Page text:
Sunday, February 28, 2010

"Literature" Versus "literature"

I recently walked into a specialty book shop and spotted a copy of Edward Lear's the Owl and the Pussy Cat gracing the shelf. As I excitedly made my purchase, my family gave me a "what's the big deal look" the whole time. As I read the book in the car, (I couldn't even wait until we pulled away from the curb) my son yelled out "this is some junk." I guess he didn't care too much for the lines "What a wonderful Pussy you are, you are, what a wonderful Pussy you are." I on the other had, I was giddy as I read the book. There are other books from childhood that produce the same excitment from me. Those stories are: Corduroy, Seuss's books (especially Green Eggs and Ham and One Fish Two Fish Red Fish Blue Fish), Runaway Bunny (sorry, Monta already mentioned this story, but it is a favorite), and a certain book that I remember loving, but can't remember the title. It featured an animal; I believe it was some type of bird making split pea soup.

In elementary my favorite author was R.L Stine with the Goose Bumps and Fear Street series. I also read a lot of the titles that my blogmates have listed. Around this age, I even crossed into adult books, reading authors such as Dean R Koontz, Tom Clancy, and Danielle Steele (who was probably a little inappropriate for me at that age).

While my blogmates passed around books that have stood the test

of time, I was trading Harlequin Romance novels. I have literally read a thousand of them, since I would sometimes go through 2-3 a day. My cousin and I would lie in bed on opposite sides, then we'd switch books when we were done. In high school, I was exposed to more substantive material: Shakespeare, Madeline L'Engle, and John Steinbeck, to name a few, though out of class I always had a romance novel in hand.

In college I was told by more than one professor that these books were absolute junk, so I became ashamed of my reading habits and started to indulge in more quality "Literature." I have to admit that they were partly right. Once I put down romance novels, I started picking up more quality works. Some of which have become my all time favorites. I read Pride and Prejudice 2-3 times a year, I cry every time I read Withering Heights, and am still intrigued that Lady Chatterley's Lover was scandalous when published and banned for 30 years.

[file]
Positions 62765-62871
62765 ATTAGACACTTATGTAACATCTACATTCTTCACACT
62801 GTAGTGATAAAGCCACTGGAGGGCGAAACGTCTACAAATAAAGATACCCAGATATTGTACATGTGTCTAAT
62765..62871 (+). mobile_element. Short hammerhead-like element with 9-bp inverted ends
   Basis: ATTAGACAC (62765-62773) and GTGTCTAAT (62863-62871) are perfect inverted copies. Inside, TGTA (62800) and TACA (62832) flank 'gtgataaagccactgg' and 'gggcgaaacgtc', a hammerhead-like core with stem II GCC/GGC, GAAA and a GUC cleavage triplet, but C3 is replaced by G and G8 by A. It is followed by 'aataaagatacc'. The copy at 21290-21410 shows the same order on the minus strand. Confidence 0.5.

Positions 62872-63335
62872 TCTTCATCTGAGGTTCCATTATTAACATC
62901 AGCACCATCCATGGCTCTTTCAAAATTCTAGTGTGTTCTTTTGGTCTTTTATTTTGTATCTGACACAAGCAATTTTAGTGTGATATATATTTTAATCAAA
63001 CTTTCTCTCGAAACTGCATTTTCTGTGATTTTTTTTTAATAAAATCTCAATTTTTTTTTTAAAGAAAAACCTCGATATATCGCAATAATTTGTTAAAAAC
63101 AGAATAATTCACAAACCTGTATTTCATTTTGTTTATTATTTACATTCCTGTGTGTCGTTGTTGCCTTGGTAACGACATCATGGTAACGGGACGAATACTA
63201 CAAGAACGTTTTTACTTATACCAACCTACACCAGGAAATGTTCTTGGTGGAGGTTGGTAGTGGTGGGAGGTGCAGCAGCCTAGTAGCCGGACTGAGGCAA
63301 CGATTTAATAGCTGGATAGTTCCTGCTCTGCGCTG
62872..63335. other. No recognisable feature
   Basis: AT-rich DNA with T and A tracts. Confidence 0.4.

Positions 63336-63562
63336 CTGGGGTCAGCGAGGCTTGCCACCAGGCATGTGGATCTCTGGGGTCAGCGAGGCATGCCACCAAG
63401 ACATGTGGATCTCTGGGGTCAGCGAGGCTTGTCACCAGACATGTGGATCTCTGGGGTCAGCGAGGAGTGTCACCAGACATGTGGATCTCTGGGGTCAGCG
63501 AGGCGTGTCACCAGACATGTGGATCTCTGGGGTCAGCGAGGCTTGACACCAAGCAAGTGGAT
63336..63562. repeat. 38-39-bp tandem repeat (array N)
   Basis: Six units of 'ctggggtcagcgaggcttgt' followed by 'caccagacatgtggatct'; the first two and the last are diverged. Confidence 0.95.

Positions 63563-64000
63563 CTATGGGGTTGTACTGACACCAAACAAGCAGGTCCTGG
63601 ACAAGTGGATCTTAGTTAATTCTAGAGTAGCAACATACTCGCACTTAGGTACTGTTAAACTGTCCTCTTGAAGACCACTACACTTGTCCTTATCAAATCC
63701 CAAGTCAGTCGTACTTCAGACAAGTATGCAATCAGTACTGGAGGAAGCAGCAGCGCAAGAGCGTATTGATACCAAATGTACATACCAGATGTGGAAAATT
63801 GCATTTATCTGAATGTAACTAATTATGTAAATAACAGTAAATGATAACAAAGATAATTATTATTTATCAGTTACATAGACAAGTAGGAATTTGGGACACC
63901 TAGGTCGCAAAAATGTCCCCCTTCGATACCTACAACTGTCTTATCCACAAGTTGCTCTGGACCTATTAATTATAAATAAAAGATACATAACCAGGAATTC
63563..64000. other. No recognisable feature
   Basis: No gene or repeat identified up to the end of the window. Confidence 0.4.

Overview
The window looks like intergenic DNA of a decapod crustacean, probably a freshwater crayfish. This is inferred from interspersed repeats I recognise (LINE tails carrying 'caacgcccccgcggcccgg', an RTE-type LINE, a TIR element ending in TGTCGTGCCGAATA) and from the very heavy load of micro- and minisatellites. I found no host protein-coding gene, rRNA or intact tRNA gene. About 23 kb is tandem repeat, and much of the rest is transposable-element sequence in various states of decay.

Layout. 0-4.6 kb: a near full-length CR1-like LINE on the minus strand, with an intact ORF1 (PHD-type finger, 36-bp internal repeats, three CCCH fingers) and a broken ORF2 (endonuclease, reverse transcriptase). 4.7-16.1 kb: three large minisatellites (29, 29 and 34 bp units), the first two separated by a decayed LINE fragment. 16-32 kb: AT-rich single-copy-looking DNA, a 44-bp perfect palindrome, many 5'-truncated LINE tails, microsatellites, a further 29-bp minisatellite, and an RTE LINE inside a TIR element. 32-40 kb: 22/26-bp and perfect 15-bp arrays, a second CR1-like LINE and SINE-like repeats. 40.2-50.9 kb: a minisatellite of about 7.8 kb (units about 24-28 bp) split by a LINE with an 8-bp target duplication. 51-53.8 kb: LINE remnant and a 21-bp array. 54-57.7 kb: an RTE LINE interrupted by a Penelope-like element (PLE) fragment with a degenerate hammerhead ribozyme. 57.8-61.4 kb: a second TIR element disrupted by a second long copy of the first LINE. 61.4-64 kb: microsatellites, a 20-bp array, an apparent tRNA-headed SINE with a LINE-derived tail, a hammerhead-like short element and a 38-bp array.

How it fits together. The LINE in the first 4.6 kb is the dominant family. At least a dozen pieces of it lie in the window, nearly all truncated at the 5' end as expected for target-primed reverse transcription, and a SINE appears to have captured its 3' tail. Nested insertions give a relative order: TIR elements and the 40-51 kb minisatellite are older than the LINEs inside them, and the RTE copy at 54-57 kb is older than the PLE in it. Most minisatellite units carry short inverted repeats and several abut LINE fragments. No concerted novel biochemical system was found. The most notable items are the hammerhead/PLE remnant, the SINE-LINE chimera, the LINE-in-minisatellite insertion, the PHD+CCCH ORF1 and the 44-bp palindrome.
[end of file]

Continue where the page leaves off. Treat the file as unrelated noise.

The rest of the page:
These days, my reading choices vary greatly from Shakespeare to Twilight, and everything in between. My favorite children's book author is Mo Willems. Go Pigeon! But I love horror, romance, and fantasy. And if you can combine the three, you have made a fan of me. My bookshelves are filled with "Literature" with a capitol L, books I have come to love and treasure, but I still have a guilty pleasure. There are several storage bins, hidden away from every day view, filled with romance novels. I've learned that it is okay to read one every now and then, as long as this is done in moderation, and out of sight of condescending educators.



  1. I did a stirring rendition of the Owl and the Pussy Cat at the library the other day and got eye rolls from the parents - plus a couple of snickers. The kids were enchagted.

  2. Funny Robin. My son was like, "Oookay what is a ten pound note.

    I do wonder could the lines cited above be published today.

  3. Isn't Corduroy the best? You have read a lot of Literature. Your harlequin predilection is funny. "Urania" actually sounds like a romantic name for a romance writer! I sort of picture it in dark pink foil against the light pink softcover. Professors shouldn't be so harsh--those people are good at what the write and they make $$, including if they are lucky enough to be adapted to Lifetime movies. I am still interested in the plays you wrote during college.

  4. Out of the hundreds of childrens books I have scammed and schemed for, the Owl and the Pussy Cat is the best you could do. What about the "Flim Flam Fairies" or "G is is for One Gzonk". Get with the times please. Funny how a seven year old is calling you out for a lame book. Hehe